Art collectors made news for a second straight night on Wednesday as Sotheby's held the biggest auction in its history, led by the record-setting $105 million paid for a work by Andy Warhol.
The previous day, hedge fund managers, oil princes and oligarchs were bidding by telephone at Christie's when the auction house sold Francis Bacon's "Three Studies of Lucian Freud" for a record $142.4 million, in what was seen as a test of the global art market's health.
It passed. Among the reasons, art consultants and hedge fund managers say, is the rise of a class of super-wealthy collectors, many of them from Asia, the Middle East and Russia - zones bolstered by years of booming commodities prices.
"While we are seeing big numbers for many lots, there is only a small number of buyers and it is not dominated by American financiers," said Abigail Asher, a partner at art consultants Guggenheim, Asher, Associates Inc.
Sotheby's and Christie's buzzed with energy, art industry insiders said, as people realized just how willing bidders were to pay staggering sums for the artworks on auction. "People are clearly not done emptying their pockets," said Elizabeth Jacoby, who runs BSJ Fine Art with her mother Beverly.
Jeffrey Gundlach, chief executive officer and chief investment officer at investment management firm DoubleLine and an avid art collector, said he has never seen a market like this one. He said the high-end art market is being driven by "a tiny fraction of the population in certain emerging economies" where people "don't trust their currency and don't trust the stability" of their economies.
"There is so much new wealth being created right now, and it will only take a handful of new billionaires minted in China, for example, to significantly impact this market," added one hedge fund manager who follows the art business closely but who asked not to be identified.
Emerging market billionaires will have to fight old world wealth. Super-wealthy art buyers in the West may have some of the same economic fears, amid uncertainty over when, and how quickly, central banks will unwind years of easy money policies imposed after the 2008 global financial crisis.
While low inflation reigns in Europe and the United States alongside lackluster economic growth, many economists and others fear that years of "quantitative easing" by the U.S. Federal Reserve, in which the Fed has bought bonds to help stimulate the economy, will eventually trigger rapid price rises. And if not, the end of that easy money could trigger losses in conventional stock and bond markets.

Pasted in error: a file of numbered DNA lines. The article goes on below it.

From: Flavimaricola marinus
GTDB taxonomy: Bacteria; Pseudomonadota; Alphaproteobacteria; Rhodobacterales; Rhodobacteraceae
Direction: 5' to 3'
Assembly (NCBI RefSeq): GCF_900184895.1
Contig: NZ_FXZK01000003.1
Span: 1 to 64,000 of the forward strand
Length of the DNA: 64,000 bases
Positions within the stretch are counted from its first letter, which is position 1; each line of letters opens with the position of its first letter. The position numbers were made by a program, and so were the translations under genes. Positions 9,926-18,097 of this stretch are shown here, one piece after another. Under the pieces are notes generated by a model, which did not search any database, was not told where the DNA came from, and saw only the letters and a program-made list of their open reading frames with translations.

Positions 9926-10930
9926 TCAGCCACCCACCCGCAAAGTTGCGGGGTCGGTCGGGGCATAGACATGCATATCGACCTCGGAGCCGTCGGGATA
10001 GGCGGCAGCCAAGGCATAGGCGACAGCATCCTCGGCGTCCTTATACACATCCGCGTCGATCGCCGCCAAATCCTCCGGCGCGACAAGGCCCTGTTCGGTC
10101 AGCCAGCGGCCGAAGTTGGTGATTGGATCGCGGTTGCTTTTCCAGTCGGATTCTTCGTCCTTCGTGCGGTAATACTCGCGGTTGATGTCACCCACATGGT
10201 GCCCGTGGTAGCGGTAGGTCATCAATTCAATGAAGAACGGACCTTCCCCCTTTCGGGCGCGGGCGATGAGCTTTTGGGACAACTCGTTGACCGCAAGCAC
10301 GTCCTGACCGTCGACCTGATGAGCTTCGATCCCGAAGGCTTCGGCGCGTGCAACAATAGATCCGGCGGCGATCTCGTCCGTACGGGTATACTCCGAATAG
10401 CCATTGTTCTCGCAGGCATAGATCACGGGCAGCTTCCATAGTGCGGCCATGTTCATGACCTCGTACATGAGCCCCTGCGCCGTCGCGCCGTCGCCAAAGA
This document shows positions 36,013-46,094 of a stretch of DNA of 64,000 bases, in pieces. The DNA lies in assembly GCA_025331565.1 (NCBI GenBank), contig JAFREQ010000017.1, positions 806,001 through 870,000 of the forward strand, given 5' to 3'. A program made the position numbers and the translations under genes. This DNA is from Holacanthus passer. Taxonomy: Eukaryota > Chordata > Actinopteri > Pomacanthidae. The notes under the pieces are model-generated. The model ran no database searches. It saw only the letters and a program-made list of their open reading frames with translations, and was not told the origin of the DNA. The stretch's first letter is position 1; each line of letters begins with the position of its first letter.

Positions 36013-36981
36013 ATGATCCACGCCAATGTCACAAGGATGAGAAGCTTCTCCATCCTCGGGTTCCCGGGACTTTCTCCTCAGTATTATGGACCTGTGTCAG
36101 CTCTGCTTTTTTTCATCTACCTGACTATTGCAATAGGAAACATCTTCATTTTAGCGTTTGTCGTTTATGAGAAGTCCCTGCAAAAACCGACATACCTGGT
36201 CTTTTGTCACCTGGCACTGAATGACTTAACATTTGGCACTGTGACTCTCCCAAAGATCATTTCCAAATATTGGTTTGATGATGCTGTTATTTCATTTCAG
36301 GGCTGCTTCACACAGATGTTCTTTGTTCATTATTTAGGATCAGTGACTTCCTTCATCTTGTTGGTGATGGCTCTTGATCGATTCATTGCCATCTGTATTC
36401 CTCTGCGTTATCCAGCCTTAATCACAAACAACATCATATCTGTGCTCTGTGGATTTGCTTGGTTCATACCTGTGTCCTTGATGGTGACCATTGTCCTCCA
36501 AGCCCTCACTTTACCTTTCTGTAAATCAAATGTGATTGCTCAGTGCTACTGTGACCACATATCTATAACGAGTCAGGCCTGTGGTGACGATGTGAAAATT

The prices for paintings held steady during the so-called Great Recession as demand from collectors kept coming from many corners of the world.
"Thanks to quantitative easing, there is a lot of liquidity floating around, and we are seeing a trend where investors are moving out of some asset classes like bonds and into commercial real estate and art," said Charles Gradante, managing principal at financial advisory firm Hennessee Group, which invests with hedge funds.
Still, the demand for contemporary art as a safe haven investment has raised eyebrows among those who view its value as unproven when compared with the classics.
"Today's contemporary art market is broader than it used to be, and the pool of would-be acquirers is certainly bigger and richer than ever before. But the values We say they have never been more precarious," Jim Grant said in his Grant's Interest Rate Observer newsletter in September.
In another record-breaking auction starring the super-rich, the "Pink Star," a flawless pink diamond the size of a plum, sold for 76.3 million Swiss francs ($83.02 million) in Geneva on Wednesday, a high for a gemstone at auction, Sotheby's said.
NOT A TOY
For the world's wealthiest, art is one of the more elegant in a small pool of safe haven investment options: It is tangible, transportable and resistant to inflation and conventional market turmoil.
"There is a group of super-rich. They buy super yachts, super private planes. ... The prices of artwork reflects this. The difference in real estate and art is they are seen as an alternative asset ... whereas the others are toys," said a private art dealer who attended Tuesday's auction but who did not want to be named.
Gradante said the appeal of art may even be taking some of the froth out of the market for the iconic safe haven, gold, "which has long been an inflation hedge but can't be enjoyed by owners the way a painting can be."
Hedge fund managers have long had a love affair with the art world, in part, because it is fun to show off.
John Paulson's office is decorated with works by Alexander Calder, Julian Robertson owns some Picassos and Steven A. Cohen displays a Jeff Koons "Balloon Dog" sculpture at his home in Connecticut.
Some investors who like art are going a step further - buying auction houses.
Billionaire hedge fund manager Daniel Loeb's Third Point LLC and Mick McGuire's Marcato Capital Management have acquired stakes in Sotheby's and have been pushing the centuries-old auction house - Sotheby's, now based in New York, traces its roots to 18th century London - to improve its balance sheet and operations by adapting to art buyers' changing tastes and becoming more active in private sales.
Since these investors began pressuring for change in June, Sotheby's stock price has climbed roughly 20 percent. Loeb was at Christie's on Tuesday, but his representative did not say whether he was buying or selling.